Specifically applied to the field of health care, Ethical and Religious Directives for Catholic Health Care Services, our Catholic Bishops teach that:

1.Catholic care organizations are not permitted to engage in immediate material cooperation in actions that are intrinsically immoral, such as abortion, euthanasia, assisted suicide and direct sterilization.

2. The possibility of scandal must be considered when applying the principals governing cooperation.[2] Cooperation which in all other respects is morally licit may need to be refused because of the scandal that might be caused.[3]

Given these long-settled Catholic precepts, how could any Catholic, in good conscience, comply with a law that our faith and our leadership teaches is immoral?

The answer is obvious: those advocating for this legislation know that we cannot.

[1] John Paul II, Post-Synodal Apostolic Exhortation Christifideles Laici (30 December 1988), 37: AAS 81 (1989), 461, at http://w2.vatican.va/content/francesco/en/apost_exhortations/documents/papa-francesco_esortazione-ap_20131124_evangelii-gaudium.html#_ftn176

[2] See: Catechism of the Catholic Church: “Scandal is an attitude or behavior which leads another to do evil (no. 2284): “Anyone who uses the power at his disposal in such a way that it leads other to do wrong becomes guilty of scandal and responsible for the evil that he has directly or indirectly encouraged.” (no. 2287).  http://www.vatican.va/archive/ENG0015/__P80.HTM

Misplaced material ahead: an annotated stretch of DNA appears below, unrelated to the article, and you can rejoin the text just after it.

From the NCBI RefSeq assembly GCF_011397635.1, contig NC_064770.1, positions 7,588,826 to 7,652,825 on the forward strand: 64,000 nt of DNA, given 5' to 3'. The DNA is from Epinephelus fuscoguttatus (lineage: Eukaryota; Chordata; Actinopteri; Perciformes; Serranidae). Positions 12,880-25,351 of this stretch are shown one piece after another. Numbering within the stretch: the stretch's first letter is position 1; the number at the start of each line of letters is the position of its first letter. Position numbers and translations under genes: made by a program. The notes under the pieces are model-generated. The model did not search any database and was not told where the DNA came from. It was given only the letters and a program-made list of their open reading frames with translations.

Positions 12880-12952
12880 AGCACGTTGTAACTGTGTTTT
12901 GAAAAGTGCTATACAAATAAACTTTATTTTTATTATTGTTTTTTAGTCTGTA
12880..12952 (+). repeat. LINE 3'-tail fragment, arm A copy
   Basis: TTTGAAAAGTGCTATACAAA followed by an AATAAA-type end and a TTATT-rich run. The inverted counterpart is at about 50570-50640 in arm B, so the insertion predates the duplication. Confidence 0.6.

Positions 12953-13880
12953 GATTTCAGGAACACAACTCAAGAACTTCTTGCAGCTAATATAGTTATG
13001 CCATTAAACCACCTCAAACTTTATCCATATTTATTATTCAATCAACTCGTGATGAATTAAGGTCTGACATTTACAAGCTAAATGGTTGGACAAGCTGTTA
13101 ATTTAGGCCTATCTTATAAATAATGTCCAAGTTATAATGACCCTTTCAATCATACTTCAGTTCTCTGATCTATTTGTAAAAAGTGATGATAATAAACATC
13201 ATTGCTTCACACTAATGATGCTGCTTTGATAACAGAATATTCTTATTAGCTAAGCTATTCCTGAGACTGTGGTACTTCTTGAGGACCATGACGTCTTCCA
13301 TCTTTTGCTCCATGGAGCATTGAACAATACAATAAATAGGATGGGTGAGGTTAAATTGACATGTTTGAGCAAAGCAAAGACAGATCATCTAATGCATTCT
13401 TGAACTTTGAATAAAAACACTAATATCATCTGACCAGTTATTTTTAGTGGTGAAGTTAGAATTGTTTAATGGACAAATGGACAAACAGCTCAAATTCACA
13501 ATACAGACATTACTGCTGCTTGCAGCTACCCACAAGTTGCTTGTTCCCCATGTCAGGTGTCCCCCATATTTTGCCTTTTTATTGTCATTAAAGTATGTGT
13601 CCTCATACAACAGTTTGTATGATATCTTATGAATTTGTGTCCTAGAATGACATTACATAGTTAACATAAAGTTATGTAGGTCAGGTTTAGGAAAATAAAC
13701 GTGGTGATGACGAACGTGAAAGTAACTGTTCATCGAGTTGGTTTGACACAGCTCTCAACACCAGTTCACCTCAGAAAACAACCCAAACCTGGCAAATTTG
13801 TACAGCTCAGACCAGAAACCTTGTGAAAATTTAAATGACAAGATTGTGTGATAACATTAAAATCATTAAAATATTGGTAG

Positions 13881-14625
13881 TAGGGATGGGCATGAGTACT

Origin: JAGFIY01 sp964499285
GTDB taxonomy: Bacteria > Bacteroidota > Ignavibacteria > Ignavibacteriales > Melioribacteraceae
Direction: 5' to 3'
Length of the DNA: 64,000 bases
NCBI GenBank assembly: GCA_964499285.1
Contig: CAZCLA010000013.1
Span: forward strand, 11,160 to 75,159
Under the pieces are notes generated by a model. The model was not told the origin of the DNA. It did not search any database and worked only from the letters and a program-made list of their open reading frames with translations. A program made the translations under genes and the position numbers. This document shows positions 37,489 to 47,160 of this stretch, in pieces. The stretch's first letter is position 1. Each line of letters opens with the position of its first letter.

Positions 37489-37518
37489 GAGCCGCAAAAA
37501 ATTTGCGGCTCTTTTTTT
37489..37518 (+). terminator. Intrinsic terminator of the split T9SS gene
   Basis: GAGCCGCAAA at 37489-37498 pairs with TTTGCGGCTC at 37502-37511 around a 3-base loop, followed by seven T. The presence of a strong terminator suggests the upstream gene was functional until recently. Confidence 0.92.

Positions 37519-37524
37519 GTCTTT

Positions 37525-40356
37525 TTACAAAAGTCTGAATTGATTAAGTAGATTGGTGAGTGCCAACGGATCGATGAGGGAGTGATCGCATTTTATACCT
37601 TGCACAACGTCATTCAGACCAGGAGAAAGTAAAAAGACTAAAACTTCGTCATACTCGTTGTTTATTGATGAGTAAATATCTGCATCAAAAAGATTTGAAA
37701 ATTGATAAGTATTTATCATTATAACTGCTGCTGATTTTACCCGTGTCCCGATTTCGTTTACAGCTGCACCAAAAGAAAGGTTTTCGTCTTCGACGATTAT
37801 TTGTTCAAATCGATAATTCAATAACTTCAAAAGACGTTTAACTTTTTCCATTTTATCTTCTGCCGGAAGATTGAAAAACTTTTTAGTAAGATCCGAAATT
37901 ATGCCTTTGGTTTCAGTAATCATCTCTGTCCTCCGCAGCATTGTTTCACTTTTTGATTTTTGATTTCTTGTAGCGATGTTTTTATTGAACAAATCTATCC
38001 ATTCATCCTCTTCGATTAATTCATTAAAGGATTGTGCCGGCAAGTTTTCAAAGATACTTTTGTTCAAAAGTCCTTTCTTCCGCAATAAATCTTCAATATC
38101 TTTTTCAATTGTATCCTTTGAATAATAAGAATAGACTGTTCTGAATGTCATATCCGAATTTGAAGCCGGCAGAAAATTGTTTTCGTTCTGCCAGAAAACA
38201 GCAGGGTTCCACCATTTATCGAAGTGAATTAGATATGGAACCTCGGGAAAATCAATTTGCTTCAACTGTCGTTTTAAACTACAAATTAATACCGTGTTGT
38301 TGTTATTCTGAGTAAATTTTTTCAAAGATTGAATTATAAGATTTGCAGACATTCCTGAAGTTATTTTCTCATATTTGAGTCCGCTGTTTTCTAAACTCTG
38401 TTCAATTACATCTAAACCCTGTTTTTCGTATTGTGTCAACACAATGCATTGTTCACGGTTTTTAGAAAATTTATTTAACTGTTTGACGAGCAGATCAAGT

[3] Ethical and Religious Directives for Catholic Health Care Services, Fifth Edition. http://www.usccb.org/issues-and-action/human-life-and-dignity/health-care/upload/Ethical-Religious-Directives-Catholic-Health-Care-Services-fifth-edition-2009.pdf

http://catholiccitizens.org/views/statement-of-catholic-citizens-of-illinois-on-sb1564-health-care-right-of-conscience-act/


 

Morals in medicine

 Senate passes “right of conscience” bill after harrowing testimony

Illinois Times

Patrick Yeagle

Mindy Swank of Chicago grew up in a conservative household – both religiously and politically – so when her pregnancy went wrong, it was a difficult decision to have an abortion.